FDA approves Roche's MRSA test, allowing for faster screening


The FDA has approved Roche’s MRSA test, a technology that could give healthcare providers the ability to detect infections faster than traditional culture-based tests.

Full name Methicillin-resistant Staphylococcus aureus, MRSA is one of the most notorious drug-resistant superbugs and can lead to serious illness and even death if a patient becomes infected.

According to the US Centers for Disease Control and Prevention, approximately 5% of US hospital patients carry the MRSA bacteria, although many of those that carry the bacteria do not develop infections.

Resistant to many common antibiotics, MRSA infections can be very difficult to treat and control.

Using active screening to detect MRSA colonisation and implementation of infection control measures has already helped to reduce rates of infection.

Developed by Roche Molecular Systems, the cobas vivoDx MRSA test uses a new bacteriophage technology based on bioluminescence to detect MRSA from nasal swab samples in as little as five hours compared to 24-48 hours for conventional culture.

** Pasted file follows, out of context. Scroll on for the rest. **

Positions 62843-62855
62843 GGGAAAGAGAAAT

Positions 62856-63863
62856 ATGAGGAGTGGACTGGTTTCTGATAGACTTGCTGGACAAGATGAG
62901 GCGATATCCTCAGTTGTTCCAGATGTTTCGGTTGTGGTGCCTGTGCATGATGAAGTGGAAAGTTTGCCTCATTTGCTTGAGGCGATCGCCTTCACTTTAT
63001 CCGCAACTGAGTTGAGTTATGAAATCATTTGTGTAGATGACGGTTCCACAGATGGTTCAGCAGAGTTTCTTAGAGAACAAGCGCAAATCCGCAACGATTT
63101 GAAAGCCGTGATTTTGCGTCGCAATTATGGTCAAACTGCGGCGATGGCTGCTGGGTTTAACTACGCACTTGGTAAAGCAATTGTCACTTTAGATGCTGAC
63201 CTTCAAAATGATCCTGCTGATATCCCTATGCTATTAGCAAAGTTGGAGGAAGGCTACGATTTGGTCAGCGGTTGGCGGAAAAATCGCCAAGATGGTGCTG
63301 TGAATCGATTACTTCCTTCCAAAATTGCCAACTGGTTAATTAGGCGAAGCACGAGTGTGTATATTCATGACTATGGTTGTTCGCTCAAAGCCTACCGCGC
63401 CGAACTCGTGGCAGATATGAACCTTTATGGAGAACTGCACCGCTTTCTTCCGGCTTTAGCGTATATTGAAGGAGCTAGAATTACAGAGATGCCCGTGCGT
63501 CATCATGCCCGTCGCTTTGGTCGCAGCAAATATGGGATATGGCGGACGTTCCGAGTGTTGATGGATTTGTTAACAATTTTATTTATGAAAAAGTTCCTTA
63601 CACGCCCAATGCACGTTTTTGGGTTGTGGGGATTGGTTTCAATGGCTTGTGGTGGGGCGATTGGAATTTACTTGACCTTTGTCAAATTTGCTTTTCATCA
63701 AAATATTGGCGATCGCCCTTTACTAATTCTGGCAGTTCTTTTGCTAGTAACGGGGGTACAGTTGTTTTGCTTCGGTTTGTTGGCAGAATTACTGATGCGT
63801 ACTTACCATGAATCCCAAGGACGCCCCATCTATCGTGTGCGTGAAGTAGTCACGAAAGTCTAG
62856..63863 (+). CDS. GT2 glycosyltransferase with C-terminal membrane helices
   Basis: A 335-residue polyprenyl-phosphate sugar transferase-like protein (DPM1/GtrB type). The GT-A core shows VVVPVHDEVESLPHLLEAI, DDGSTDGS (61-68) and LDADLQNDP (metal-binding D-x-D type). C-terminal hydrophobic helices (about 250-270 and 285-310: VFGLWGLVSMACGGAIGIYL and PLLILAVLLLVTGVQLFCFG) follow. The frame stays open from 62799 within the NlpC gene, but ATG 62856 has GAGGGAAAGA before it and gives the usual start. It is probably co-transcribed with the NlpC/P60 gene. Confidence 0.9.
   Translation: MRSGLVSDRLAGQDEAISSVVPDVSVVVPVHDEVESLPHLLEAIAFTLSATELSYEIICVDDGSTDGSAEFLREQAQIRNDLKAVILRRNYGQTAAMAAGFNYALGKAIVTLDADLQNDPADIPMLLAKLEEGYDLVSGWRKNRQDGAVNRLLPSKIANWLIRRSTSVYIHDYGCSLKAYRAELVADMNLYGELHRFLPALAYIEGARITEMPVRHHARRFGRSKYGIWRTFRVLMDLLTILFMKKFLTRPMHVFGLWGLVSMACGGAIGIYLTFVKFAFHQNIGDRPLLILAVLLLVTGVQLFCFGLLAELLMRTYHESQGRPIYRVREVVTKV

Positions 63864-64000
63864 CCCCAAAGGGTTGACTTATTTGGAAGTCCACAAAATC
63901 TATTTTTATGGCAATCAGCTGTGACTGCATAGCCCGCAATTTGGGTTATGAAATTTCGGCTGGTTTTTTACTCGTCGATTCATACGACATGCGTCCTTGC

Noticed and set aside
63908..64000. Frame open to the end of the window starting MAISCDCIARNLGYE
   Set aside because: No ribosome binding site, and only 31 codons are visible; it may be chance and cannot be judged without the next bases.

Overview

The FDA reviewed data from performance studies in which the cobas vivoDx MRSA test correctly identified MRSA in approximately 90% of samples where MRSA was present and correctly identified no MRSA in 98.6% of samples that did not have MRSA present.

The cobas vivoDx MRSA test is intended to aid in the prevention and control of MRSA infections in healthcare settings and can be used to identify patients needing enhanced precautions for infection control such as isolation and additional decolonisation efforts.

The FDA reviewed the cobas vivoDx MRSA test through the de novo premarket review pathway, a regulatory pathway for low-to-moderate-risk devices of a new type.

The FDA is establishing special controls for tests of this type, including requirements relating to labelling and design verification and validation to address certain risks, such as false positives.

When met, the special controls, along with general controls, provide a reasonable assurance of safety and effectiveness.

Subsequent devices of the same type with the same intended use may go through another pathway allowing them to obtain clearance by demonstrating substantial equivalence to a previously approved device.